Before L. HAND, SWAN, and AUGUSTUS N. HAND, Circuit Judges.
The question on which this case turns is whether a payment of $35,000 made by the taxpayer in the year 1929 was an ordinary and necessary expense of his business under section 23 (a) of the Revenue Act of 1928 (26 USCA § 2023 (a); or an investment which must await the disposition of certain shares of stock. Being, the taxpayer, was engaged in the real estate business with his son. He bought and sold parcels of land, on some of which he built; he also built on the land of others, and he managed buildings, both his own and others. When he had to borrow, or when he bought, he usually incorporated a company to hold title; he also had organized a company to manage the buildings of which he had charge, and a construction company to do the building. In 1928 an acquaintance of his, named Gans, suggested that it might be possible to persuade some bankers, whom Gans knew, to join with Bing in his real estate ventures. Bing assented, and Gans introduced him to a banking company, which after some negotiation Bing induced to incorporate a new company with him, whose shares they should own, half and half, and to which the bankers were to lend $5,000,000. This company was to engage generally in buying and selling land, and to finance the construction of buildings upon it and their operation when erected; it was, in short, to do in general the kind of business that Bing and his son had been doing theretofore. Bing agreed to give as much time to it as was necessary and not to compete with it, though he was free to complete pending deals, and to take up new ones whenever the new company's funds were fully employed; he could also buy any "real estate securities listed on any exchange." For his services he was to get the usual commissions for collecting rents and managing buildings and in addition 3 per cent. upon the cost of any buildings put up by the company; the last being the estimated amount of his personal outlay. The company was incorporated; the bankers lent it the money as agreed, and Bing and they divided the shares. Bing's duties took about three-quarters of his time. He paid Gans a commission of $35,000 for his services in securing the loan; it is not disputed that there was an implied agreement that he should pay something, and that the amount paid was not excessive. The board regarded this payment as part of Bing's investment in the new shares and refused to treat it as an ordinary and necessary expense of his business.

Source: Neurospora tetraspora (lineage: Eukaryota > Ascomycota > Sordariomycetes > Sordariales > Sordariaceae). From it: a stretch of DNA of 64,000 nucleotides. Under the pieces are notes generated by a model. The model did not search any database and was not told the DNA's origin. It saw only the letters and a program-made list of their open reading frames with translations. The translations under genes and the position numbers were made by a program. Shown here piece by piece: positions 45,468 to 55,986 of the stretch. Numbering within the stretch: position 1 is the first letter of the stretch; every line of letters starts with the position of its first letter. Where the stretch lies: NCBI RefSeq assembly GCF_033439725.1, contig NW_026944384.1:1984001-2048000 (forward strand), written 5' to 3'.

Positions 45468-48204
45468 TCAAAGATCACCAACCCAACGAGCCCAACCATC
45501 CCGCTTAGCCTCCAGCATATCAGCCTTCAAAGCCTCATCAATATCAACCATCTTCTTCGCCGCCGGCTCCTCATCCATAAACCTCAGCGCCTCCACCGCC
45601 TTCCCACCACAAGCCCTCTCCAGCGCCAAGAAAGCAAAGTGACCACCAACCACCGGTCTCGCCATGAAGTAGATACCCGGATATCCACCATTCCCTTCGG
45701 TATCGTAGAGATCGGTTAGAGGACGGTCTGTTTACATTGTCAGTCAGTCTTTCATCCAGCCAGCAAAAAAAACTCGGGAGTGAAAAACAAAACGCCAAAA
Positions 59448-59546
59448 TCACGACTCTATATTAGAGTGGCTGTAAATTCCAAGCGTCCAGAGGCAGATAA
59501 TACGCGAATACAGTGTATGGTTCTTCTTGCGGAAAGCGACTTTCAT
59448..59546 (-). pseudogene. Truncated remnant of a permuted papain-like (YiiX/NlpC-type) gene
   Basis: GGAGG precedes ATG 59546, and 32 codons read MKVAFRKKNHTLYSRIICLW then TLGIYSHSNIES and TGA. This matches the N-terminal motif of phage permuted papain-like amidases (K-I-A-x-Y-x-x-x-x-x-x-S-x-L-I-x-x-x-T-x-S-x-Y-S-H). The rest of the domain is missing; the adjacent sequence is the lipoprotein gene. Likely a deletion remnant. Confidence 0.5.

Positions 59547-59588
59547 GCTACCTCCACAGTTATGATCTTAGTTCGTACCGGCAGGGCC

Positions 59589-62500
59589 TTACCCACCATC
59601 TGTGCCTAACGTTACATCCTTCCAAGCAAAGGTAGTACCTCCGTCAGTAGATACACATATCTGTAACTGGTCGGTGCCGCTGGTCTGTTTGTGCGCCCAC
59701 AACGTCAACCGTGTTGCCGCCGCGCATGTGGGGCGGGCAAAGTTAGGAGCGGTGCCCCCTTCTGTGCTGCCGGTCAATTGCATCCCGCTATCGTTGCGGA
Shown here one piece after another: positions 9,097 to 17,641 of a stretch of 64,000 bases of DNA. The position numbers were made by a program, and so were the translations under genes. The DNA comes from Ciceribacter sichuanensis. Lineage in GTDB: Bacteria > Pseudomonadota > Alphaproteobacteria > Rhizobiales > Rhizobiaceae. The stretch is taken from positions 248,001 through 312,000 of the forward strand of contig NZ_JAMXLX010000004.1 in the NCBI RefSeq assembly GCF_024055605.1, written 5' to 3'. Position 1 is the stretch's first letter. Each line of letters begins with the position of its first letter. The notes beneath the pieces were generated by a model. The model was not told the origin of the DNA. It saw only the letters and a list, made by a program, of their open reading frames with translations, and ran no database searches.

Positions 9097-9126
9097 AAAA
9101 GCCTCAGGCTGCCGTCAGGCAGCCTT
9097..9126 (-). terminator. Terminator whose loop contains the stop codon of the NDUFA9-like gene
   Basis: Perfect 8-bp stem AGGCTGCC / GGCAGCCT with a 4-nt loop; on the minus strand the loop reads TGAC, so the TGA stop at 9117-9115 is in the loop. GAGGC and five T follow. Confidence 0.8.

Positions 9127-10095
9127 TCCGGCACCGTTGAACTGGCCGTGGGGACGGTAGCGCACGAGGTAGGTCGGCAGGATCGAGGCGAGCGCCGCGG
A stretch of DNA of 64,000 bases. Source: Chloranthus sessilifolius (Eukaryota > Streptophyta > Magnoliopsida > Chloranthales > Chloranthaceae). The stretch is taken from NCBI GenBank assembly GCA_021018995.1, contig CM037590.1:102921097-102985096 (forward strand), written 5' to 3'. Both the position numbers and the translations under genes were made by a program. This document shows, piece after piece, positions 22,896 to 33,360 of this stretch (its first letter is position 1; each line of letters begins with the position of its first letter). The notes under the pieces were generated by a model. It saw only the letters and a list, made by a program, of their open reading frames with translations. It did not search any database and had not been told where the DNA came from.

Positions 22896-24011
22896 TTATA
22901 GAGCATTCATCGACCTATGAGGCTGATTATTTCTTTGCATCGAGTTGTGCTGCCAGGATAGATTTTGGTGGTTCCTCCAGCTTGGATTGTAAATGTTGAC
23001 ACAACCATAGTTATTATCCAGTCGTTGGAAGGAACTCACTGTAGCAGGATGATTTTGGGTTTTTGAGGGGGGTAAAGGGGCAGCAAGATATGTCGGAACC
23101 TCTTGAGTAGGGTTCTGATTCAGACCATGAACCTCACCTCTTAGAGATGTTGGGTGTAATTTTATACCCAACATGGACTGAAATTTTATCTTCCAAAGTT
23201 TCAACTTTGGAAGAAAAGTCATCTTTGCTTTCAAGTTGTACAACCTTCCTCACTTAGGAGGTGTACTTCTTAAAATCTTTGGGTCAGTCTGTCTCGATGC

We do not doubt that if the whole payment can be regarded as made to carry on Bing's trade or business, it was "ordinary and necessary." Though it is hard for us to understand why he sould not have felt free to go directly to the bankers, nobody disputes that, as business was done in those days and perhaps is still done, the supposed amenities of an introduction by a go-between were regarded as necessary. We are in no position to gainsay what from the outside appears so preposterous. That the outlay was "ordinary" is also true; not indeed in the sense that it was not unique in Bing's career, as perhaps it was, but because people frequently did business in this extraordinary way. Welch v. Helvering, 290 U.S. 111, 114, 54 S. Ct. 8, 78 L. Ed. 212. But whether it was made to "carry on" Bing's business, or merely to secure a new investment, or both, is another matter. Had the new company, like some of his earlier ones, been owned by him alone, though organized to hold land, or to put up buildings, or to manage them, the answer would be easy. Such companies had been instrumental in "carrying on" a single business, which had enough unity pro tanto to satisfy the implications of common speech. Foss v. Commissioner, 75 F.2d 326 (C.C.A. 1). But the new company was not like those; it was a joint enterprise undertaken with the bankers to do as much of Bing's old business as the new capital could finance; it was not in any real sense ancillary to the separate business which he retained. The fact that Burnet v. Clark, 287 U.S. 410, 53 S. Ct. 207,77 L. Ed. 397, concerned a loss, and not an expense, is irrelevant, for the language of section 204 (a) of the Revenue Act of 1921, 42 Stat. 227, 231 ("resulting from the operation of any trade or business regularly carried on by the taxpayer"), is not in substance different from that of section 23 (a), except of course that a "loss " and an "expense" are different concepts. We agree with the board in thinking that decision in point if the facts are parallel; they seem to us parallel enough. All of Clark's time was given to the dredging company whose notes he had endorsed; but he eas a partner and had "an active advisory interest" in three dredging firms "whose work was mostly in connection" with that of the main company; and he also had private investments. These outside activities did not color a transaction entered int to protect his shares; and the court refused to read his indorsements as part of a diffuse general business made up of diverse activities. It is quite true that here Bing continued to give substantial time to his separate business unlike Clark, but that is of importance only if the new joint business can be regarded, at least as to him, as no more than a part of what he kept. There is indeed a sense in which one may think of oneself as being in a single business though one engages in many separate enterprises with many different persons. There might be expenses of such a business, just as there were in Foss v. Commissioner, supra (75 F.2d 326). The commission here was at least not wholly such an expense, though perhaps it was in part. It was partly such because the new company might improve the old business. But a large part of Bing's hope of profit lay elsewhere, in the operations of the new company itself. This could be realized only through the shares, which would reap the harvest of the loan, and the loan was the harvest of the commission. Thus it is most unreal to say that the commission was merely an expense of the old business. We cannot disregard the separation of the two, which indeed went so far that Bing while acting alone agreed to consider himself a competitor.